The main aim of this interim evaluation is to assess the progress made by each of the pilots in developing an improved model of service delivery.
This is the latest release
This was achieved by examining the degree to which the individual projects have met their pilot specific objectives; and identifying, where appropriate, to what extent the pilots have addressed the issues highlighted by the Griffiths’ Review.
Notable progress has been made by the pilots so far in delivering improved services, particularly in terms of process improvements and collaboration in and across the pilot areas. The National Programme Board has also played a significant role in the coordination and monitoring of the pilots, as well as functioning as a vital forum to enable the sharing of best practice and the dissemination of learning.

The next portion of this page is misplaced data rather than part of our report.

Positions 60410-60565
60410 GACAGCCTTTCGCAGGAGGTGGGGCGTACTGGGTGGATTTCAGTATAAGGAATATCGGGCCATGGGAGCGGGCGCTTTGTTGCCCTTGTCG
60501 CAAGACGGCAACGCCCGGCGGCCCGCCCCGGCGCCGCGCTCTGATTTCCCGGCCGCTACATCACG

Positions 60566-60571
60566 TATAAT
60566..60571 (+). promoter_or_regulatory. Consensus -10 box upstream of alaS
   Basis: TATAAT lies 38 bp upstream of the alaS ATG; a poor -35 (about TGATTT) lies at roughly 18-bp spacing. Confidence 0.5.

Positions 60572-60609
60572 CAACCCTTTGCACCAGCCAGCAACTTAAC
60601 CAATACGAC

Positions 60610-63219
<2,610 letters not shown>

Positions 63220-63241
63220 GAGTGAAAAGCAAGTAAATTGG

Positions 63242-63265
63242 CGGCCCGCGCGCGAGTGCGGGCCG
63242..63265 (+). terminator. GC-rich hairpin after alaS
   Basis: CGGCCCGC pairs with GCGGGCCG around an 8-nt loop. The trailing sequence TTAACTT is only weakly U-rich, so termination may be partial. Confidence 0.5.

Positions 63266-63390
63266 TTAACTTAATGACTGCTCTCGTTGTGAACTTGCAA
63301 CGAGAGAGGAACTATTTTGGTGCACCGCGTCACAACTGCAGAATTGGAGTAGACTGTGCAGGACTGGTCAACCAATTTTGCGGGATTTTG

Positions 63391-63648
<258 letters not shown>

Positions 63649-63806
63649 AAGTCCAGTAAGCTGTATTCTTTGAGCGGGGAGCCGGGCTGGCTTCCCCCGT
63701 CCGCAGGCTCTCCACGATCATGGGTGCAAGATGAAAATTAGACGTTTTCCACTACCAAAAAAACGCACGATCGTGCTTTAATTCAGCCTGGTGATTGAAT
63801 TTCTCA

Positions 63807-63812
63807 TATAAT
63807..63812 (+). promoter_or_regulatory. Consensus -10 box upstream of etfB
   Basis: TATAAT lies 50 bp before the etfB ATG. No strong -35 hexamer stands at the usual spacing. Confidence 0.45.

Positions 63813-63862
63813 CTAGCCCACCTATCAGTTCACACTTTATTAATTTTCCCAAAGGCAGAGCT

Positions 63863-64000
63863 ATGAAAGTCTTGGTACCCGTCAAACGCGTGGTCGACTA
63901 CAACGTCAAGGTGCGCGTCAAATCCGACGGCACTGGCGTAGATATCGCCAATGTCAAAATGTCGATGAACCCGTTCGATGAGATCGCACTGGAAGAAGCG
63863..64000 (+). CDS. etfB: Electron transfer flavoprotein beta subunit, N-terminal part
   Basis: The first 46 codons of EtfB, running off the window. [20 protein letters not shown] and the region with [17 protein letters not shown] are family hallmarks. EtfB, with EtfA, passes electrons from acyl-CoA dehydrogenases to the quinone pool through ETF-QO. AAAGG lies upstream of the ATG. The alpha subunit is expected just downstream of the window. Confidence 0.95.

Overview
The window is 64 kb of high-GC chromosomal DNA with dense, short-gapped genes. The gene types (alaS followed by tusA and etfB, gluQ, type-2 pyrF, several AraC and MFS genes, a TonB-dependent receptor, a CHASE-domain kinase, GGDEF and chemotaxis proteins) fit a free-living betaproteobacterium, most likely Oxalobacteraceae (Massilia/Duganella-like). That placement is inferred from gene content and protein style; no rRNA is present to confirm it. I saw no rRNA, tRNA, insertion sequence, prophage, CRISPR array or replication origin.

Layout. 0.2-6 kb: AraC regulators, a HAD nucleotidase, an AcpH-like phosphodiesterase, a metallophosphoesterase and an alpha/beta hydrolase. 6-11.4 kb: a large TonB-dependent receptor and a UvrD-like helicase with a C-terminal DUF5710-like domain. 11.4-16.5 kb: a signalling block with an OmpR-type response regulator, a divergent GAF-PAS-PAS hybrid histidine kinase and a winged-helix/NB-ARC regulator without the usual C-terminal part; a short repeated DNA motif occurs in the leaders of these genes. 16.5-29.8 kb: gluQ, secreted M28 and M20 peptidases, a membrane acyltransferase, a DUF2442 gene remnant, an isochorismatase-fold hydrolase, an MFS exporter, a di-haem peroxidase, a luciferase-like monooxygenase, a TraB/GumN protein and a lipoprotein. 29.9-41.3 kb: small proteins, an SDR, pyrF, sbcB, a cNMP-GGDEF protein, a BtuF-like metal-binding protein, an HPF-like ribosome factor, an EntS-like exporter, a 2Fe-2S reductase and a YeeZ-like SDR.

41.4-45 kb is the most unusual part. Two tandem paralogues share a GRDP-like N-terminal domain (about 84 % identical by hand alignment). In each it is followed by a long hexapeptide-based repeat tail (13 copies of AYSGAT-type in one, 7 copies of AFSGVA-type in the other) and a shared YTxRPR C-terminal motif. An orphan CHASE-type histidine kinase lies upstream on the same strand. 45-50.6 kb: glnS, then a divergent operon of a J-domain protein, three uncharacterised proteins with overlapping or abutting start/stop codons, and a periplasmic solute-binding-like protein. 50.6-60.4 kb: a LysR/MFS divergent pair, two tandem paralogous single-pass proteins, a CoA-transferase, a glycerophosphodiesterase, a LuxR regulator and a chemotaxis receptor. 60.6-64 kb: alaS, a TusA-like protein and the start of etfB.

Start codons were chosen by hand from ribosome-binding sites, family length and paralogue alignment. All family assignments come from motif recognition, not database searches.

Given that the pilots are still in their preliminary stages, this interim evaluation is not yet able to assess the extent to which changes to non-emergency patient transport have resulted - or will result in - an improved patient experience. The current evidence base is not yet developed enough to draw reliable conclusions about pilot outcomes. Moving forward, the continued development and monitoring of relevant performance indicators, and a summative evaluation of the pilot outcomes, will be important in establishing the pilots’ impacts.